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When I was a medical director at a large military treatment facility earlier in my career, resident physicians from a variety of specialty programs were occasionally sent to our primary care clinic when they couldn’t perform up to the standards of their specialty training programs. They were considered “flunkies,” for lack of a better term, so they were sent to primary care where they could do the least damage — because of the erroneous belief that primary care is easy to do. But it turned out that primary care was not easy, and these physicians performed poorer clinically and had more patient complaints than their coworkers trained in primary care. They also required greater supervision by the very primary care physicians they were sent to work with because they didn’t know how to do the work.

This distorted image of primary care is part of the problem in our dysfunctional American sick care system. Primary care is powerful. High-quality primary care has the ability to influence 90% of our $4 trillion in annual health care spending in the U.S. For every $1 invested in primary care, the U.S. saves $13 in downstream spending. And primary care increases life expectancy, improves quality of life, and increases patient satisfaction. Primary care achieves this through proactive, comprehensive, coordinated care based on a longitudinal relationship between the patient and a primary care physician they trust. No other medical specialty can claim such outcomes, including emergency medicine.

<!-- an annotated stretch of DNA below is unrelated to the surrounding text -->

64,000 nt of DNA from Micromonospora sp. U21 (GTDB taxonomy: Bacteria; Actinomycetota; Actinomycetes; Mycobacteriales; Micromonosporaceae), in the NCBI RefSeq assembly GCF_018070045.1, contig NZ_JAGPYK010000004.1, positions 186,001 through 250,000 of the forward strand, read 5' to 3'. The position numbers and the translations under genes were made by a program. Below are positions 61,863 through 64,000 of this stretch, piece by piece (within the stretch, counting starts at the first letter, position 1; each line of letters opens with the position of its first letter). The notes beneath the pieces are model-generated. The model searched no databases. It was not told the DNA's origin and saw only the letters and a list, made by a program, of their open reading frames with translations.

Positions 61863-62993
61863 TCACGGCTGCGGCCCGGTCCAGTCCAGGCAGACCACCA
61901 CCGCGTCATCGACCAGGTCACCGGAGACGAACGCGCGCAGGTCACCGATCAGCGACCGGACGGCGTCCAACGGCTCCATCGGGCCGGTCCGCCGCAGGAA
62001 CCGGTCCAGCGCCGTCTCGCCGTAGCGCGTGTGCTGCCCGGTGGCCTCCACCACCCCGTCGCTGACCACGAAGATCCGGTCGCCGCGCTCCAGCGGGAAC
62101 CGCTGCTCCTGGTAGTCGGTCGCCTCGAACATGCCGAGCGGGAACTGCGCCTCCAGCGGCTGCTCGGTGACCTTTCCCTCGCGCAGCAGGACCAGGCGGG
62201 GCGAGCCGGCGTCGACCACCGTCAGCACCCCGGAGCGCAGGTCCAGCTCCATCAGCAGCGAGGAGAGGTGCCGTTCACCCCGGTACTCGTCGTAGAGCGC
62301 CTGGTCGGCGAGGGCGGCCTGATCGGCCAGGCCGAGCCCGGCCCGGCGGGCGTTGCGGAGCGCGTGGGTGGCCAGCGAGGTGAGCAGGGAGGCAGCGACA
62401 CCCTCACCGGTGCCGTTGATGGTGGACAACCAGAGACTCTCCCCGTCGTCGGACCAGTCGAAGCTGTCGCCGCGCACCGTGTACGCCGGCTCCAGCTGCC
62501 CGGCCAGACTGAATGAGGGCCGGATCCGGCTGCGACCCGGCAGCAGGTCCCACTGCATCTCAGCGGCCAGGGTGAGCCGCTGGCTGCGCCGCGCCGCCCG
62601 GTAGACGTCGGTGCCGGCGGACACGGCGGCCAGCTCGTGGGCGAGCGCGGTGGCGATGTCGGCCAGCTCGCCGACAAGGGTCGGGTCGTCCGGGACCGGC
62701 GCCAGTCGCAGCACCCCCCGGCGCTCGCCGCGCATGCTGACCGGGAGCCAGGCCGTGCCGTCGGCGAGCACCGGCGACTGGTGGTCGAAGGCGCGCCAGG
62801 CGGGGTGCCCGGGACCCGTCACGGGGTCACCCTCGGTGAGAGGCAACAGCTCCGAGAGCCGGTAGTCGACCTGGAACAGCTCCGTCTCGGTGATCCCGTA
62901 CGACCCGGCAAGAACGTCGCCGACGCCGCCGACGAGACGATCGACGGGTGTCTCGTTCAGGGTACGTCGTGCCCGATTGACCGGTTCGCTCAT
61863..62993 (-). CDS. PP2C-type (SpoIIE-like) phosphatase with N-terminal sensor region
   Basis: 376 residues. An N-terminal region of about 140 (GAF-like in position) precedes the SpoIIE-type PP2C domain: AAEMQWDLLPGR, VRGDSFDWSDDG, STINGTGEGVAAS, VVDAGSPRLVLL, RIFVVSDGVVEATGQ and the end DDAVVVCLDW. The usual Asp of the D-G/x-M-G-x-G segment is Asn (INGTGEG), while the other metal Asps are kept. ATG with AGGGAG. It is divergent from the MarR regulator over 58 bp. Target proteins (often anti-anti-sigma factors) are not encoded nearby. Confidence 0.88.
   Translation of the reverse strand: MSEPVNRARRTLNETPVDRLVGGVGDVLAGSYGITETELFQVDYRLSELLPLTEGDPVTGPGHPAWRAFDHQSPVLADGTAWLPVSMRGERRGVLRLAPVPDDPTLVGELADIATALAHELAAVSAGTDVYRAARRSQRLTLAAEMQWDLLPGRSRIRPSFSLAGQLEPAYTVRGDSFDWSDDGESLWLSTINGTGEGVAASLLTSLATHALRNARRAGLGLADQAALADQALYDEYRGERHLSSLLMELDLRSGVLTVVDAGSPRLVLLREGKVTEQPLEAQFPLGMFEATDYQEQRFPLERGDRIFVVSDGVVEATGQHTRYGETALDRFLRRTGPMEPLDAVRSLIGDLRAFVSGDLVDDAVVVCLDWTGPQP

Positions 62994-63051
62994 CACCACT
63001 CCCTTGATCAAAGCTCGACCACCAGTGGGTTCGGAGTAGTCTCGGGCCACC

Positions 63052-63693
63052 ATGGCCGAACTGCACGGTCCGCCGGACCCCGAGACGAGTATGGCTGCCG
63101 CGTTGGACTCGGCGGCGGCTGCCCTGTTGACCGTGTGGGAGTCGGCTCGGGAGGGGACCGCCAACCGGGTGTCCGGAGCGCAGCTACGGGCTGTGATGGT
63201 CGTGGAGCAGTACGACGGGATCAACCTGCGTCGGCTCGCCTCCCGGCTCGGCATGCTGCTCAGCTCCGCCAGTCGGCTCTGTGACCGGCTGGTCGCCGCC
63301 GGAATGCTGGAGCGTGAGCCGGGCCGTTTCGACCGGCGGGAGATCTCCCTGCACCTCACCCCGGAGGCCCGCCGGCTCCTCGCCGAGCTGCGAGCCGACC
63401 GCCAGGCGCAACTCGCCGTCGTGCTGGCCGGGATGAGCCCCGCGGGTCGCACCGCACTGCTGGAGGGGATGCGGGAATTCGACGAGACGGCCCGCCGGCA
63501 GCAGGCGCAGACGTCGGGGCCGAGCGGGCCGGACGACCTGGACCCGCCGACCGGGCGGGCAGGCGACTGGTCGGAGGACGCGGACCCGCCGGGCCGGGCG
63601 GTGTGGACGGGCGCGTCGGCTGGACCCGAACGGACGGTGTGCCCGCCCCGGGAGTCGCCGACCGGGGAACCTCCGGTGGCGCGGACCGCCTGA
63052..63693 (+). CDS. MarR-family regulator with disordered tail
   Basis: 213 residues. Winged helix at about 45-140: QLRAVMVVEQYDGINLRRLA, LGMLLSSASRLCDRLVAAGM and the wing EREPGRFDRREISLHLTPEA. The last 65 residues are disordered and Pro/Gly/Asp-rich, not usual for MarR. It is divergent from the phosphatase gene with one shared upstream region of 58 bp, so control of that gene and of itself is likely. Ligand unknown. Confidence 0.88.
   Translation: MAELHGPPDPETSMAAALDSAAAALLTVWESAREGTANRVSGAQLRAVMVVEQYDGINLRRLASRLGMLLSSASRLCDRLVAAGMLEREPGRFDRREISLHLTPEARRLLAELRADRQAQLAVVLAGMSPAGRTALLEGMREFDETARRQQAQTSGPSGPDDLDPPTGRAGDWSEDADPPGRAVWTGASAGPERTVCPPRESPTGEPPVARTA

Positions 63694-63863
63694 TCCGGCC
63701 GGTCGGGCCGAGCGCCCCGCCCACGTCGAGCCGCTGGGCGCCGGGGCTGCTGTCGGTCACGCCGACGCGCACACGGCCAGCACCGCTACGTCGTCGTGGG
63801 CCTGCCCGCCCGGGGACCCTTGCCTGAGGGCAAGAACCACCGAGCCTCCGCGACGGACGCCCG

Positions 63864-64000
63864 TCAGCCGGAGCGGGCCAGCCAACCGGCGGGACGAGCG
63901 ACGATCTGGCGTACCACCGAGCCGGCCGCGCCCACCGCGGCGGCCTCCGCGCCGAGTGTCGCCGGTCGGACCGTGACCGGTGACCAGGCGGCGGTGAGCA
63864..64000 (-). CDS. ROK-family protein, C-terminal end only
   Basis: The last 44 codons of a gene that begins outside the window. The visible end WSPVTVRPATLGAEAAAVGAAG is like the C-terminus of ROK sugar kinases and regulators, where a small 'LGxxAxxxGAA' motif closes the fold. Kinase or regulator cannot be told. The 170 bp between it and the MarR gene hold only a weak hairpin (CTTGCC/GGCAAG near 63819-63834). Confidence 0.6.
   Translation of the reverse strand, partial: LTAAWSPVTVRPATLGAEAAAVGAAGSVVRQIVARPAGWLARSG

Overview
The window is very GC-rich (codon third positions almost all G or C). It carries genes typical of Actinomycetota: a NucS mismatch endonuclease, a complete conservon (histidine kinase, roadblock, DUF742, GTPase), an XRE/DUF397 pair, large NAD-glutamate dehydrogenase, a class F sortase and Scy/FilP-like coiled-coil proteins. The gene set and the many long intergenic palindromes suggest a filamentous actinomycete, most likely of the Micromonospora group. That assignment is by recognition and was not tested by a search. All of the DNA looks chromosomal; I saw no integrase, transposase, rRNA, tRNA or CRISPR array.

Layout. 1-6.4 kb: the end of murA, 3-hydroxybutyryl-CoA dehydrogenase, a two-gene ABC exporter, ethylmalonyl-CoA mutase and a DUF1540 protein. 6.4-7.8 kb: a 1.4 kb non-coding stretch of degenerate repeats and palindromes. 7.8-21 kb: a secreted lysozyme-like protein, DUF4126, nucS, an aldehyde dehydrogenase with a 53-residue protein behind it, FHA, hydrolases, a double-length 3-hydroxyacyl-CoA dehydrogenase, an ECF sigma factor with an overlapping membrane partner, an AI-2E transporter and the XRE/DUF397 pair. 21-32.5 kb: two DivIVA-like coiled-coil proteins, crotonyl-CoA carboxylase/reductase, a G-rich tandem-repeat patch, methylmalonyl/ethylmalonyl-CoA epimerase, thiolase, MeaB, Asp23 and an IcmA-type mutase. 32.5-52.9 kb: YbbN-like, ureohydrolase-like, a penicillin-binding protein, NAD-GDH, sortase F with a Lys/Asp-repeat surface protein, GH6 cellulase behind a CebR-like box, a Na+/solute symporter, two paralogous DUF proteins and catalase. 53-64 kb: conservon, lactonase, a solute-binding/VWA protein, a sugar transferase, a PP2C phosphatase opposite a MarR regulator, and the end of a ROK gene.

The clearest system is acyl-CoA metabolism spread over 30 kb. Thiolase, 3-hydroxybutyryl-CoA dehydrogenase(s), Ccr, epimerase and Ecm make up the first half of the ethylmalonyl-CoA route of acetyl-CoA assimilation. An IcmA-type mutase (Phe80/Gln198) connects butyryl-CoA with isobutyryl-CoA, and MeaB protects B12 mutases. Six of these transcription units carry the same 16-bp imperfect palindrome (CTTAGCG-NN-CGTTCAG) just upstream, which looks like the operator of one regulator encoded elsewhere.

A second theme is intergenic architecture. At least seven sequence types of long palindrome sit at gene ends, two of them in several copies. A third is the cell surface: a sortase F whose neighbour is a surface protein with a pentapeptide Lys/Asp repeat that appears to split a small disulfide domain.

On behalf of primary care specialists everywhere, I’m here to say that primary care is not “easy.” There is a reason that primary care residency programs and board certifications exist. It takes a particular personality type and intensive training in a unique skillset to be a “comprehensivist.” Primary care physicians provide more mental health care in the U.S. than mental health specialists do. Primary care physicians are available for their patients, educating them, advocating for them, and guiding them through the best and worst times of their lives. They prevent disease, ensure early detection of cancer, and assist with end-of-life planning.

The idea of an emergency physician opening a primary care practice, representing themselves as a primary care physician to patients and communities, is anathema. I cannot open a practice and represent myself as a neurologist or an ophthalmologist. Not only would insurance companies not credential me in those specialties, it would appall people when they inevitably discovered I was masquerading in a different specialty outside my field of expertise. Should there not be similar responses to the emergency physician described here? This comes with risk to patients and our communities.

I have incredible gratitude and compassion for my emergency medicine colleagues. Their work throughout this pandemic has been arduous and traumatic. I wish for them to experience respite and relief. Yet if they want to be practicing primary care physicians, they need to complete a primary care residency program and pass a primary care specialty board examination. We’re committed to our patients and our craft, and would love for them to join our ranks — the ethical and honorable way.

Sara Pastoor is a family medicine physician; co-director of Presence Health, a direct primary care practice in Austin, Texas; and director of primary care advancement for Elation Health, a technology platform for independent primary care practices.

Source: STAT